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Ash/Lilac Borer: Don’t Get “Bored-Down” By This Caterpillar Borer

The time of year has come to be thinking about dealing with the ash/lilac borer (Podosesia syringae). First, you need to understand that this is not the same insect pest as the Emerald ash borer (Agrilius planipennis), which was recently discovered (March 31, 2017) in Doniphan County (Kansas now has 7 counties under quarantine). Emerald ash borer is a wood-boring beetle whereas the ash/lilac borer is a wood-boring caterpillar.

Read more on the Entomology Blog!

 

Turfgrass management by the numbers!

(By Jared Hoyle, KSU Turfgrass Research and Extension)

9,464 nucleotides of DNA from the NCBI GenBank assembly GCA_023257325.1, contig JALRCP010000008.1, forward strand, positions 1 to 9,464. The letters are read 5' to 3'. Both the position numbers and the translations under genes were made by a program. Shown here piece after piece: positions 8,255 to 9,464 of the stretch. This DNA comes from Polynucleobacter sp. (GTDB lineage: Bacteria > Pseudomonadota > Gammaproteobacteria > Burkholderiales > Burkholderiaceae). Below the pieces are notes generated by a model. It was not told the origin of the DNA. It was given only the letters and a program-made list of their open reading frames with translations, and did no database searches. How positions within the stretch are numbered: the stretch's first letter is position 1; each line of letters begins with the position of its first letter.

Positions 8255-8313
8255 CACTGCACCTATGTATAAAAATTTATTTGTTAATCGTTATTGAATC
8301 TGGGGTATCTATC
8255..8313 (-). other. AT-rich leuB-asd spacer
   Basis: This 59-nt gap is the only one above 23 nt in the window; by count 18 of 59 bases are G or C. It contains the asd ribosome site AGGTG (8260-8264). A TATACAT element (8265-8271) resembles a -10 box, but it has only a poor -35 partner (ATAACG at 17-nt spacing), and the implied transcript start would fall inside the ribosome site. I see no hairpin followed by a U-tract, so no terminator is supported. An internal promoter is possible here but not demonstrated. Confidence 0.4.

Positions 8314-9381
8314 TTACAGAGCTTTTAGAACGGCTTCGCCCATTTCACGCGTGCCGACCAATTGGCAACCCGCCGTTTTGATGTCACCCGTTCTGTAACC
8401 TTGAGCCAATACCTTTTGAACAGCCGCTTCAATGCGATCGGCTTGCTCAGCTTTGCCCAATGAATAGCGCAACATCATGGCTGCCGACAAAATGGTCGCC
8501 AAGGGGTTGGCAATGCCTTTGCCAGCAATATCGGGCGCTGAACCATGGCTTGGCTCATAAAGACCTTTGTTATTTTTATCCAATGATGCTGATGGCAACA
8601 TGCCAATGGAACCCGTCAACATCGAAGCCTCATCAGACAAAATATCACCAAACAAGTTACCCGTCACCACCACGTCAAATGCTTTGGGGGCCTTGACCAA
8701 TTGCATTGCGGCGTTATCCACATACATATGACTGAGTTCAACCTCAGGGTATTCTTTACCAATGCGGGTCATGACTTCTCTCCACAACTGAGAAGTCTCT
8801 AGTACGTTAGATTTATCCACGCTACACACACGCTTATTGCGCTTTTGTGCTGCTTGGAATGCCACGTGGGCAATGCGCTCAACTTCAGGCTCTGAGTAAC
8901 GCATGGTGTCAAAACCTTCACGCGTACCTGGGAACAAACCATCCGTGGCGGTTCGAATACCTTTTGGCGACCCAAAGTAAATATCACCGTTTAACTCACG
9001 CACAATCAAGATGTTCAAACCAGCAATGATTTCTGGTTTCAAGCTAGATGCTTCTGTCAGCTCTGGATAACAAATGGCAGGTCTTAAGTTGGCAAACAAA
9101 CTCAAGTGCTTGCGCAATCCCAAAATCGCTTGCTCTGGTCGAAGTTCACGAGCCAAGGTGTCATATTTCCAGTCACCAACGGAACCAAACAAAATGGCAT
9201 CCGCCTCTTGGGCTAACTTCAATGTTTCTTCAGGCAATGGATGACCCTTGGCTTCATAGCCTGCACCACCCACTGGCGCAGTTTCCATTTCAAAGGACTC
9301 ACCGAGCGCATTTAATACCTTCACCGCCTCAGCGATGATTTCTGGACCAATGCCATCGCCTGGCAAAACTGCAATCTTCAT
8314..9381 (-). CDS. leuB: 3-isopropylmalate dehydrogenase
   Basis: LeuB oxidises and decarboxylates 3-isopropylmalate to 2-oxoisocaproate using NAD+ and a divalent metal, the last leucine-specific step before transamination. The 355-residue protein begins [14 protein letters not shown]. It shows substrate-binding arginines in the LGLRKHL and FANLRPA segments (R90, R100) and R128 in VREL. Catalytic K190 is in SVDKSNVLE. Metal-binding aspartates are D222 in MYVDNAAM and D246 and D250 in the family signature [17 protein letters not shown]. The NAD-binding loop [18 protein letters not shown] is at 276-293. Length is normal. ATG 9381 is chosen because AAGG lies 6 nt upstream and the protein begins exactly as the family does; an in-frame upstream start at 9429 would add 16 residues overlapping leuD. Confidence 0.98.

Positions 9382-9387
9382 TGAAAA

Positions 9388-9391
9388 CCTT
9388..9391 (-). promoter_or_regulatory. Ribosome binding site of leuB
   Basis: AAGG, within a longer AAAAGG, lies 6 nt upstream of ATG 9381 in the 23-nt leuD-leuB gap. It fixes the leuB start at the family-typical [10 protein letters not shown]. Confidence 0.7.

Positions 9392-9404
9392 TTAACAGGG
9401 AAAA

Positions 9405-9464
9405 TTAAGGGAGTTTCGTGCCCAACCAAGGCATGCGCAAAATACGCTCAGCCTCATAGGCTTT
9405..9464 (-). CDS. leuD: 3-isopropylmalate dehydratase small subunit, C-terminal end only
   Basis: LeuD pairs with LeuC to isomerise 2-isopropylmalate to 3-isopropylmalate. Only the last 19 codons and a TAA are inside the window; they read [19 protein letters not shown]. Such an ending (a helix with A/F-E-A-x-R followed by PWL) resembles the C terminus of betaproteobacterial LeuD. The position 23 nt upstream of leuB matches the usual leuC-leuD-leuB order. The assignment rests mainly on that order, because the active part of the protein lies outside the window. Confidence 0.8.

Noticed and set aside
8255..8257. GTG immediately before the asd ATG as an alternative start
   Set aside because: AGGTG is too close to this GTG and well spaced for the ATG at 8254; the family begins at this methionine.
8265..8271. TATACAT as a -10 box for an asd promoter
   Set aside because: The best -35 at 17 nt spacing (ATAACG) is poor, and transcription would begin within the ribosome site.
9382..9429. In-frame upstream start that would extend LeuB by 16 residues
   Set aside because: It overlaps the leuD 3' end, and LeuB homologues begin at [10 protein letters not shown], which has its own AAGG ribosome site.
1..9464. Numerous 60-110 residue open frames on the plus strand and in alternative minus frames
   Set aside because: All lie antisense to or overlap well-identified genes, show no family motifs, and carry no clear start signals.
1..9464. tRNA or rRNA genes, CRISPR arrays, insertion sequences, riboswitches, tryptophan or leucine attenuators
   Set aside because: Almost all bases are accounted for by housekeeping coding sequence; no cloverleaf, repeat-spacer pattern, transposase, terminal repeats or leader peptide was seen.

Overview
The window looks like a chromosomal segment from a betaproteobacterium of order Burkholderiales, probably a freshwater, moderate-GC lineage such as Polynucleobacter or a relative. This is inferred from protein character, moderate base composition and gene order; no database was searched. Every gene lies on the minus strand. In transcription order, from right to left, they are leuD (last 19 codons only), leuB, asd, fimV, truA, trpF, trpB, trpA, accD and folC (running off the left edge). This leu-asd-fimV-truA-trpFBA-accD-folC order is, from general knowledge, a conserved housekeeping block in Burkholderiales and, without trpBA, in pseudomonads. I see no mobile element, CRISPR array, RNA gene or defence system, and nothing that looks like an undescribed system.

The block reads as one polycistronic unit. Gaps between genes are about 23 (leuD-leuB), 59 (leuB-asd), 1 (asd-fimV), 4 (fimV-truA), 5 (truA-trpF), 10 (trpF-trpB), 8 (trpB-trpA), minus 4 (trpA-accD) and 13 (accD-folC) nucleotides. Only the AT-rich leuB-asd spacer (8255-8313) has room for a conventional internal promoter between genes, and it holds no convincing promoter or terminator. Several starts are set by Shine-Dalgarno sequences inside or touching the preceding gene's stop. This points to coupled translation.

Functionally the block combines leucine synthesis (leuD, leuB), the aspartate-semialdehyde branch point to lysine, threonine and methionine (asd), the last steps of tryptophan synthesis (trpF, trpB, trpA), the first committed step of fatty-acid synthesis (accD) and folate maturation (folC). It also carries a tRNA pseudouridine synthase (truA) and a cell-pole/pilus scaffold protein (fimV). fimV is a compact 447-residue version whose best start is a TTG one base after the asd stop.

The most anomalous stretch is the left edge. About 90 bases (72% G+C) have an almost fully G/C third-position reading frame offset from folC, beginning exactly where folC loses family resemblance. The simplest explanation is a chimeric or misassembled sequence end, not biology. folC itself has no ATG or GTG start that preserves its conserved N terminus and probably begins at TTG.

One of the most common question I am asked is…

“What do you think about this product?  Would you apply it?”

Well sometimes I have had experience with that product and sometimes I have not.  If not I go look for the research and look at the numbers and then respond to the question with the best information that I have. It is then up to the superintendent to apply that product or not.

You can look at the numbers as well.  You can run your own test trials and see the results with your own eyes.  In the article below titled “I used product X and my greens have never looked so good!” hits on some great points.

  • If it ain’t broke don’t fix it.
  • Ask for data to backup claims of that product.
  • Make test plots at your location. (If you have a check remember if you don’t do anything at all to that area it will not look as good as the surrounding turf.  You have to keep everything the same except what you are testing.)
  • Record numbers!
  • Did a product actually work or was it just a better year for growing turfgrass.  (Well in KS it is never easy growing turfgrass.)